What indicators are there of whether you have reached your long-term goal (Exercise #7) or your milestones (Exercise #44)?

You could use analytics on social media, or count quotes in the media.

You can simply ask people, or use anecdotal evidence!

You can find out more about measurement in the SDG Storytelling Manual.

Good luck!

 

See the introduction and previous posts in our 10-Minute Library Advocate series and join the discussion on social media using the #EveryLibrarianAnAdvocate hashtag!

The 10-Minute Library Advocate #45: Learn a Striking Library Fact

The 10-Minute Library Advocate #45: Learn a Striking Library Fact

To have an impact in your advocacy, you need to be memorable.

Decision-makers will have lots of people coming to see them, making them to do things.

You need to ensure that what you say and do remains in their minds, and so that they bear you in mind when making choices about laws or funding.

There are various ways of doing this – using a prop or support (Exercise #33), having a great opening line (Exercise #30), or having a positive or negative scenario (Exercise #40).

One way to do it is to offer them information that they can then use in their own conversation – something interesting (or even amusing!) on a personal level.

This can be a great way of getting – and keeping – attention!

So for our 45th 10-Minute Library Advocate exercise, learn a striking library fact.

Examples include the fact that more people go to libraries than to Premier League football, the cinema, or the top-10 tourist attractions combined in England.

Or that there are more libraries than McDonalds in America.

See what you can find out about libraries in your country. Use the stories and data on IFLA’s Library Map of the World to look for inspiration.

Good luck!

 

See the introduction and previous posts in our 10-Minute Library Advocate series and join the discussion on social media using the #EveryLibrarianAnAdvocate hashtag!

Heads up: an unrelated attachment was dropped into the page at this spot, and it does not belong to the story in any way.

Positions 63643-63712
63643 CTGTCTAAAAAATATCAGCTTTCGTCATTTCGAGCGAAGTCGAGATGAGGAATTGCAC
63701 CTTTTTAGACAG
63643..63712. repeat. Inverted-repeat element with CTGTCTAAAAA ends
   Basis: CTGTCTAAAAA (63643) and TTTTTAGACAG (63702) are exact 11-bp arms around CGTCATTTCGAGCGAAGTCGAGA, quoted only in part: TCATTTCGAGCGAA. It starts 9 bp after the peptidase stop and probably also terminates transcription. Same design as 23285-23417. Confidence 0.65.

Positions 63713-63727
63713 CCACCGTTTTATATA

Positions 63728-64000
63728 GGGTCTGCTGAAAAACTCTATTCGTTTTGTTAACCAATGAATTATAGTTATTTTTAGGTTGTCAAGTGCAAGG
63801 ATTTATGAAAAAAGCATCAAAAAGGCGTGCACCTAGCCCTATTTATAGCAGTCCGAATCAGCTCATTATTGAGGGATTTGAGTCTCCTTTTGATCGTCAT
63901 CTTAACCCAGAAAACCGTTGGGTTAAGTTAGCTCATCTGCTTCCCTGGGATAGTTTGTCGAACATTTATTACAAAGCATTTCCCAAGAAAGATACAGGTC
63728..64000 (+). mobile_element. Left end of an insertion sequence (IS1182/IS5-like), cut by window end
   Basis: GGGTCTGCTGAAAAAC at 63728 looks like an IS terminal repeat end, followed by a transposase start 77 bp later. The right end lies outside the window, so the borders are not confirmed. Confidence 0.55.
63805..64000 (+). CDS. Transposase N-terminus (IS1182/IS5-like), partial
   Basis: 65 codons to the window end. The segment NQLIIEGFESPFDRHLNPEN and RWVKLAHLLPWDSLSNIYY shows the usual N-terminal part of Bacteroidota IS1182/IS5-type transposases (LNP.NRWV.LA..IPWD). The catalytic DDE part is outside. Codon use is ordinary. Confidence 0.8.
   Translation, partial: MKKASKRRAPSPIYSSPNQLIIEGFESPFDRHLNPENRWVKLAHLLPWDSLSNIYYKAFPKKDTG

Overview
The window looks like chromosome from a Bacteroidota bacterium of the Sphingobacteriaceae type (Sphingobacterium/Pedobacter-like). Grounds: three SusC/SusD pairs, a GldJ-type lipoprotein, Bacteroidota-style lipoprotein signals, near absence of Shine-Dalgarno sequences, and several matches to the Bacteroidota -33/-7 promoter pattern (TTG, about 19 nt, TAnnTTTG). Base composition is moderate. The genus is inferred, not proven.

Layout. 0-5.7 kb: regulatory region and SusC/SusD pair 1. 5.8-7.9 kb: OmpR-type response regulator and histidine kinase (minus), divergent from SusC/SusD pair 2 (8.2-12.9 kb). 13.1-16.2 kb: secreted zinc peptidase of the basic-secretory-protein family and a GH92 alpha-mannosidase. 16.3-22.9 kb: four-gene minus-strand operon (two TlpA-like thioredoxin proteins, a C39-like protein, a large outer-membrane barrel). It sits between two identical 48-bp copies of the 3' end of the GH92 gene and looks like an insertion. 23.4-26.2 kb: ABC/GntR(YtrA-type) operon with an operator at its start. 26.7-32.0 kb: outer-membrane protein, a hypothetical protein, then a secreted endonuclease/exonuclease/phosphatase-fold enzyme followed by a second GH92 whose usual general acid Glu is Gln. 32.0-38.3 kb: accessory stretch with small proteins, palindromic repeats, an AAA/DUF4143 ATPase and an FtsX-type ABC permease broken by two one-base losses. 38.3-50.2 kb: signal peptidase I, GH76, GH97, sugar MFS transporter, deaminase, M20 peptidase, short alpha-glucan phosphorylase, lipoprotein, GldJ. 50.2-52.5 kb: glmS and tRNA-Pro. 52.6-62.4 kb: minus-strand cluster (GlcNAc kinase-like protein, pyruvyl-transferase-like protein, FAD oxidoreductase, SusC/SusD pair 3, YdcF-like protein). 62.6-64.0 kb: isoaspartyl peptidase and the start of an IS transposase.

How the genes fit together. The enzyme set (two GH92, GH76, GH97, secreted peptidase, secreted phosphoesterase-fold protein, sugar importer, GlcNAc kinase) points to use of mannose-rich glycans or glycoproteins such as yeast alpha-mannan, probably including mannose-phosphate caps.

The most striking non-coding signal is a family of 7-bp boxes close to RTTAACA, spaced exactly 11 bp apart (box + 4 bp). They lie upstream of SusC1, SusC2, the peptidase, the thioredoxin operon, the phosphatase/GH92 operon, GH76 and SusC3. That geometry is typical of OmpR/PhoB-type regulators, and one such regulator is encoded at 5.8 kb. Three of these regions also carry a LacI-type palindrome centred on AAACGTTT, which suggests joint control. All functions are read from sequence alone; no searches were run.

The 10-Minute Library Advocate #44: Define Milestones

The 10-Minute Library Advocate #44: Define Milestones

Advocacy can take time to achieve success.

A combination of actions may be necessary in order to meet your objectives.

You could have to hold a number of meetings and events, contact partners, journalists or other influencers more than once.

In order to structure your work, you need to think both about a long-term goal (see Exercise #7) about shorter-term objectives.

So for our 44th 10-Minute Library Advocate, define milestones for your advocacy work.

You can do this by working backwards from your overall goal. What steps, in what order, will take you to this point? Who do you need to convince to support you? What materials do you need to prepare to convince them?

Defining such steps will not only help you keep momentum, but also to identify successes along the way and help you keep motivated.

Good luck!

 

See the introduction and previous posts in our 10-Minute Library Advocate series and join the discussion on social media using the #EveryLibrarianAnAdvocate hashtag!

The 10-Minute Library Advocate #43: Tell a Friend to Tell a Friend

Image: two people with speech bubbles. Text: the 10-Minute Library Advocate #43, tell a Friend to Tell a FriendAdvocacy is about being convincing.

As mentioned a few times in our series (exercises 14 and 36), it can be more powerful when your message comes from someone other than you.

You can try to get a celebrity to speak on your behalf.

But you don’t have to focus on public figures. Your own visitors can be great ambassadors for you!

So for our 43rd 10-Minute Library Advocate exercise, tell a friend to tell a friend.

Encourage someone who comes to your library to make sure that the people they know hear about why they appreciate it so much.

Indeed, hearing this from a friend may be more convincing than from someone who is famous, but whom you don’t know personally.

You can do this through talking with users, but also through a poster or other reminder.

Good luck!

 

See the introduction and previous posts in our 10-Minute Library Advocate series and join the discussion on social media using the #EveryLibrarianAnAdvocate hashtag!